So in here lies the subject of responsibility. What this essay aims to make palpable is the difficulty that exists in maintaining one’s sense of responsibility and pragmatism during this time of life re-imagined. Before, we discussed the opportunities college students have in trying to find the best student deals, spark new relationships, curate better hygiene, etc. when in an unfamiliar place, such as attending a new school. However, it is this greater realization of the individual’s power of choice that is the true subject of this discourse. I don’t want to sound cliché, but for new college students, there is no greater excitement then determining exactly what it is that makes you happy and using those sources of happiness to your advantage.

Image Credit: http://www.scei.edu.au/news

The overwhelming nature of arriving in a different city, into a situation where there are no longer limits on the things you can try, or finding where those things will begin generally brings anxiety with it. It is good to feel that anxiety, because it means that you value what your life is and your happiness in living it. If I could go back and tell myself a tidbit of advice freshman year, I would tell him this: there is no greater opportunity missed than living a life that prioritizes your health, your happiness, and your ability to make patient deliberated decisions. That may seem like an Olympian sized feat, but it begins with the littlest of things. For example, when one prioritizes their health and ability to focus and deliberate, than drinking the night before a test perhaps wouldn’t even enter one’s mind as a viable option.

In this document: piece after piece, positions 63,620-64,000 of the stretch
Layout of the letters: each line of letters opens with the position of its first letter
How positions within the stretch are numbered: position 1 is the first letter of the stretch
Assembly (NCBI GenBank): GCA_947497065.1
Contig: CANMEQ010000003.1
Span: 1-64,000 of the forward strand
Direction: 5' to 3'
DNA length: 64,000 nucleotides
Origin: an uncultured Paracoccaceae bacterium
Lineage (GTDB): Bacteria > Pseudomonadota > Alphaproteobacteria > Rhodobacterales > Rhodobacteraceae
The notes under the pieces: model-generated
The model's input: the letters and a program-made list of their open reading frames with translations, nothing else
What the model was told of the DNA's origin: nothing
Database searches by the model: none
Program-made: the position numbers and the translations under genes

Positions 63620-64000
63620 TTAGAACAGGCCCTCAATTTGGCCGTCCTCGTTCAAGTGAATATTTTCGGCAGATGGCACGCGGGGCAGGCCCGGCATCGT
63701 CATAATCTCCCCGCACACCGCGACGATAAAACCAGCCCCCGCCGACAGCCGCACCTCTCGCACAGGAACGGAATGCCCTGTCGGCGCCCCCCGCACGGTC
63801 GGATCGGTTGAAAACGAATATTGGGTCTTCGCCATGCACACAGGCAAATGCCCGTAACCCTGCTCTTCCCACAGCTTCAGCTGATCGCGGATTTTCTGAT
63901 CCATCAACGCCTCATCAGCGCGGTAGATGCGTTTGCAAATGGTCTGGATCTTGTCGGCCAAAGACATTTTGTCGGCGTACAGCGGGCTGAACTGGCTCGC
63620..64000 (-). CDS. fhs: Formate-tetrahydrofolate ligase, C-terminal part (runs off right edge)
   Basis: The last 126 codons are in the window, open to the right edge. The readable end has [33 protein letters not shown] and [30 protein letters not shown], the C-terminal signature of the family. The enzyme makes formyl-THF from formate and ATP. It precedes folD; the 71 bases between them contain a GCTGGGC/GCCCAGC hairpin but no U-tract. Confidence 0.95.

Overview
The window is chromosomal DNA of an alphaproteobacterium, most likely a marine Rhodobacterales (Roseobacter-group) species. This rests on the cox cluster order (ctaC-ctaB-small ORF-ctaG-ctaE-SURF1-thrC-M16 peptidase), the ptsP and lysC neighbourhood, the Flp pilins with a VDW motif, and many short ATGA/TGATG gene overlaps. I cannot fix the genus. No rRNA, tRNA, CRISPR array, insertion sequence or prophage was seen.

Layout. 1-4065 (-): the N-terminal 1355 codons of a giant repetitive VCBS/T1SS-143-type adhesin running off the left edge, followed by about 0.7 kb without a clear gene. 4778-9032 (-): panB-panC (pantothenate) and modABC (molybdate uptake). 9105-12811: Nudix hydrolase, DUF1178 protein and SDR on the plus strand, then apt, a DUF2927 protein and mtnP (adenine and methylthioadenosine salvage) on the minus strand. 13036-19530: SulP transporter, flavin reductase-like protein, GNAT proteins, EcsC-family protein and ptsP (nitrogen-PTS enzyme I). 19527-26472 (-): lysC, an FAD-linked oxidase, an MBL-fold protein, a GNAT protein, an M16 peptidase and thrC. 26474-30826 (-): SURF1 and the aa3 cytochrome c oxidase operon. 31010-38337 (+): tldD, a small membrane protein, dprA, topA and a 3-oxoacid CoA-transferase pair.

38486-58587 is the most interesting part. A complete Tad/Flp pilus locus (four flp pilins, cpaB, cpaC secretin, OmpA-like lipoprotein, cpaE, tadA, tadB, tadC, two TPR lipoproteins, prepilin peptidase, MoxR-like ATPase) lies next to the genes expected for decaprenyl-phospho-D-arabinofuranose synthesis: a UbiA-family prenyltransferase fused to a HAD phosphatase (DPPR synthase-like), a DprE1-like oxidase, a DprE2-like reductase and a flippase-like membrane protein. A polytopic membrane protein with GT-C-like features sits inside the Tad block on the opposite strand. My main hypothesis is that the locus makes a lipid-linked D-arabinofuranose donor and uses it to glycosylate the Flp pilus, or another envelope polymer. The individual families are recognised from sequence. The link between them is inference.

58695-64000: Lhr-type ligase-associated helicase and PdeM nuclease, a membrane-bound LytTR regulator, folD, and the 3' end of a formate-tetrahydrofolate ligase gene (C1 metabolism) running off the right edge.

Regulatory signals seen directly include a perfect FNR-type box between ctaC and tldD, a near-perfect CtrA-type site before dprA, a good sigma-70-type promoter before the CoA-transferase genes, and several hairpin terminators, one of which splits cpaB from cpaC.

Image Credit: https://www.pragmait.com/therapyboss/blog/short-term-or-long-term-goals-still-required/